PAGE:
Mouse Papercraft and Bookmark

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We all know mice can be pesky little things, but as this mouse papercraft shows, they can also be really cute! The craft is designed especially for little hands, and will hopefully also captivate little minds. With a few simple materials and step-by-step instructions, children can bring a charming little mouse to life (at least in their imagination).

This mouse papercraft encourages fine motor skills and promotes concentration and patience, so it’s a great project for easing into a new school year. And the best part? These adorable mice can also be used as bookmarks, so your kids or students will be able to keep their place in their favorite storybook.

Mouse Papercraft - image of two papercraft mice

List of Supplies for the Mouse Papercraft:

Let’s gather our supplies and let the crafting journey begin!

  1. Colored craft paper
  2. Sharpie
  3. Craft glue
  4. Pencil
  5. Scissors
  6. Mouse Papercraft Template (opens in new window)

Instructions for Mouse Papercraft:

Step 1:

Take some sheets of grey and pink craft paper for your mouse papercraft. You might want to do this part yourself or demonstrate as your kids follow on their own pieces of paper.

Carefully trace the nose, tail, blush, and inner ear patterns on the pink paper. Then, trace the outer ear patterns, body base, lower legs, and upper legs on grey craft paper. Your kids or students can then cut out the traced patterns nicely.

Mouse Papercraft - cutout pieces for papercraft mouse

Step 2:

Now your kids can glue the inner ear cutouts to the middle of the outer ear cutouts. Next, they’ll need to glue the lower legs on the bottom side of the body base, as in the image below.

Mouse Papercraft - ears next to body and foot cutout

Step 3:

Okay, the next step is to attach the ear patterns on the top side of the mouse papercraft body base pattern with glue. You can see the mouse papercraft beginning to come together now, right?

Mouse Papercraft - body of mouse cutout with feet and ears glued on

Step 4:

Now your kids can attach the nose and blush cutouts on the head part of the body base. Then attach the tail cutout on either side of the body base pattern.

Mouse Papercraft - body of mouse cutout with feet and ears glued on, along with cheeks and nose

Step 5:

Moving back to the head pattern, glue the eye cutouts above the nose. Then use a sharpie or gel pen to draw the mouth of the mouse papercraft figure. Isn’t it cute?

Mouse Papercraft - body of mouse cutout with face and eyes glued on, as well as the tail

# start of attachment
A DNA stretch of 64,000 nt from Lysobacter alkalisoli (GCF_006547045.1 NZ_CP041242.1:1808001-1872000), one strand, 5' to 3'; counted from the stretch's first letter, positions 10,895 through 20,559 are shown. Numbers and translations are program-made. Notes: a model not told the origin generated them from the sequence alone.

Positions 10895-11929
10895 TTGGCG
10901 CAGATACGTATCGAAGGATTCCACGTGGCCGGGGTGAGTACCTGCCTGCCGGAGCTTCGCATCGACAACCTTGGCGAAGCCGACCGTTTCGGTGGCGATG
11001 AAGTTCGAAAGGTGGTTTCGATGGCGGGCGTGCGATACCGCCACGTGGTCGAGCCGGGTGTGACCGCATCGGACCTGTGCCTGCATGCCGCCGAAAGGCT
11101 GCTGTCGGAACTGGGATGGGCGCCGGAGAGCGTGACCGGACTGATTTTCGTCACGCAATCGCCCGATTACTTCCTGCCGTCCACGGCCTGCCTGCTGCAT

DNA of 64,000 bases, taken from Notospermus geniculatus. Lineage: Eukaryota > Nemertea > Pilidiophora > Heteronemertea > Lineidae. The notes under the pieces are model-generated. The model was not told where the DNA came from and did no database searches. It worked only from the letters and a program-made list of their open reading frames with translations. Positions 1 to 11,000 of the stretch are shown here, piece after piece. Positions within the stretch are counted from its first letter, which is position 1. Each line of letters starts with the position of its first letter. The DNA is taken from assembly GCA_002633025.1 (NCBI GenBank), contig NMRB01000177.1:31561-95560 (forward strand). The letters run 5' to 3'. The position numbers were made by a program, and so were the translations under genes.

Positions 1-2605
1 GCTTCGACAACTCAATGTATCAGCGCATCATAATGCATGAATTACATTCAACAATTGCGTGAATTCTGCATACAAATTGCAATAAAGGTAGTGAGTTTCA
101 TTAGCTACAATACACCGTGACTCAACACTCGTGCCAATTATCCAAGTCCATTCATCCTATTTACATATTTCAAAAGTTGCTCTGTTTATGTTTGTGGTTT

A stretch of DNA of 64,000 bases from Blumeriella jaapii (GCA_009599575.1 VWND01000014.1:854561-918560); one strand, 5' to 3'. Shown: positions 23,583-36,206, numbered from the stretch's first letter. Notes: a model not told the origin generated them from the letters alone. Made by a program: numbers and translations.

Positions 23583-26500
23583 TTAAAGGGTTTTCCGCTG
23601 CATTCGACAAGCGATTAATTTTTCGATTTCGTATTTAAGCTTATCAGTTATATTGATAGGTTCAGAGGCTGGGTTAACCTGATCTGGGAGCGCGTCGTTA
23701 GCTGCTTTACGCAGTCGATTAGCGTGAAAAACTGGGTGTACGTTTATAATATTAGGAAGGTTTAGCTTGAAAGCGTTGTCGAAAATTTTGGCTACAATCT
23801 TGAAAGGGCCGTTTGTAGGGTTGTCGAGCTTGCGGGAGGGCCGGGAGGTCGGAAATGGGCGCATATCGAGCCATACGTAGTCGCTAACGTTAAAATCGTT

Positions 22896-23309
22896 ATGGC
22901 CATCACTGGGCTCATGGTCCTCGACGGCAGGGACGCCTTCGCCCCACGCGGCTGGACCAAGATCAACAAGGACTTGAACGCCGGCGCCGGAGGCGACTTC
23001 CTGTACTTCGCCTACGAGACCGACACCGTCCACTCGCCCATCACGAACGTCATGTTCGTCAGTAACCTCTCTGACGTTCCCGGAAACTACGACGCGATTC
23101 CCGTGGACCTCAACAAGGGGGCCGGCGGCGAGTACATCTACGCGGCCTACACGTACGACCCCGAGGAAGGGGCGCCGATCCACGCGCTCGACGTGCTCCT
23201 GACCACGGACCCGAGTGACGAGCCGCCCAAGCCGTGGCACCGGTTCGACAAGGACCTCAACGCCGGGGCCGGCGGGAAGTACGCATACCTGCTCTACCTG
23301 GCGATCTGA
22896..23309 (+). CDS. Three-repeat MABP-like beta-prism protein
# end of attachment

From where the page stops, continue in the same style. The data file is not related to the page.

Step 6:

Apply glue along the side of the body base and attach the upper leg cutouts on the side, making sure to keep the rest of the upper leg free from glue. This is how you’ll be able to use this mouse papercraft as a bookmark as well.

Mouse Papercraft - body of mouse cutout with one forepaw glued on

Step 7:

Similarly, attach the other upper leg on the other side. Your students will love their little papercraft mouse/bookmark, and they can also experiment with the colors, such as making a little brown fieldmouse.

Mouse Papercraft - body of mouse cutout with both forepaws glued on

Step 8:

To use the mouse papercraft as a bookmark, you can simply slide a page under the upper legs, between the upper legs and the body base.

Mouse Papercraft - two mice

Additional Activities

One of the most well-known mice is that mouse who got a cookie … and the story goes on from there. Here are some fun “If You Give a Mouse a Cookie” unit study activities for your kids. And you can even use the above craft as a bookmark for the story!

And speaking of cookies, if you’re looking to expand your craft project into a wider study, head into the kitchen with your kids and try out these triple chocolate chunk cookies made with honey and pecans.

Or how about these easy chocolate-striped cookies?

Here is another creative animal craft project to do alongside your mouse papercraft: a koala craft.

And a list of insect and animal ideas and activities for kids.

By the way, are you a homeschool teacher of several students at the same time? In other words, do you teach siblings? Here is a post to help you remember that teamwork makes the dreamwork, even with siblings in a homeschool setting!

If you’re heading into the summertime, check out these educational outdoor summer boredom busters for your kids.

A Few Recommended Books

Whether you’re actively reading stories to your young kids now, or looking for a few books to save for the grandkids, here are a few recommendations of books on the theme of mice:

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